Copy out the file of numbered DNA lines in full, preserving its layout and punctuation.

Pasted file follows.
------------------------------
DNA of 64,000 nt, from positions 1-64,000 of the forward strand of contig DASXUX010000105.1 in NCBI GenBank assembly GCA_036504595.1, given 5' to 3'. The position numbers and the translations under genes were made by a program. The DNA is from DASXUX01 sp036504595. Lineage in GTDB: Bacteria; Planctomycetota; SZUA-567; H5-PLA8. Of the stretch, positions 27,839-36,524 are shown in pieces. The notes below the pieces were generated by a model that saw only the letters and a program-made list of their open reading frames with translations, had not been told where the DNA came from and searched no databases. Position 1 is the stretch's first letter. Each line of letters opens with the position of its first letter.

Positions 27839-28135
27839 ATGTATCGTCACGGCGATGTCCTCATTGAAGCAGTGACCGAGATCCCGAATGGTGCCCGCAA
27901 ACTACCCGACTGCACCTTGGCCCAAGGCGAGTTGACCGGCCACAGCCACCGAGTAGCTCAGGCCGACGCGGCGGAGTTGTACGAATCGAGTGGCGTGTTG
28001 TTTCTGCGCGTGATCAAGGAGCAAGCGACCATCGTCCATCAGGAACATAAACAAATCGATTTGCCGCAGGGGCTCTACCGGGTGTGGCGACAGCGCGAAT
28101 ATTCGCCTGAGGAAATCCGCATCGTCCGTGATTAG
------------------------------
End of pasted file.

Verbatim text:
DNA of 64,000 nt, from positions 1-64,000 of the forward strand of contig DASXUX010000105.1 in NCBI GenBank assembly GCA_036504595.1, given 5' to 3'. The position numbers and the translations under genes were made by a program. The DNA is from DASXUX01 sp036504595. Lineage in GTDB: Bacteria; Planctomycetota; SZUA-567; H5-PLA8. Of the stretch, positions 27,839-36,524 are shown in pieces. The notes below the pieces were generated by a model that saw only the letters and a program-made list of their open reading frames with translations, had not been told where the DNA came from and searched no databases. Position 1 is the stretch's first letter. Each line of letters opens with the position of its first letter.

Positions 27839-28135
27839 ATGTATCGTCACGGCGATGTCCTCATTGAAGCAGTGACCGAGATCCCGAATGGTGCCCGCAA
27901 ACTACCCGACTGCACCTTGGCCCAAGGCGAGTTGACCGGCCACAGCCACCGAGTAGCTCAGGCCGACGCGGCGGAGTTGTACGAATCGAGTGGCGTGTTG
28001 TTTCTGCGCGTGATCAAGGAGCAAGCGACCATCGTCCATCAGGAACATAAACAAATCGATTTGCCGCAGGGGCTCTACCGGGTGTGGCGACAGCGCGAAT
28101 ATTCGCCTGAGGAAATCCGCATCGTCCGTGATTAG